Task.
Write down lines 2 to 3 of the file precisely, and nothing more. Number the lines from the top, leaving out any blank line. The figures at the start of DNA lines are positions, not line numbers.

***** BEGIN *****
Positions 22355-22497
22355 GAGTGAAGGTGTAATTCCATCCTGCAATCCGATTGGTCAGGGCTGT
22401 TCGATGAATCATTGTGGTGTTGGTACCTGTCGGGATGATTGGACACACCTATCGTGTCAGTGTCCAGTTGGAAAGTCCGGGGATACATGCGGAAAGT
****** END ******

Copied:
22355 GAGTGAAGGTGTAATTCCATCCTGCAATCCGATTGGTCAGGGCTGT
22401 TCGATGAATCATTGTGGTGTTGGTACCTGTCGGGATGATTGGACACACCTATCGTGTCAGTGTCCAGTTGGAAAGTCCGGGGATACATGCGGAAAGT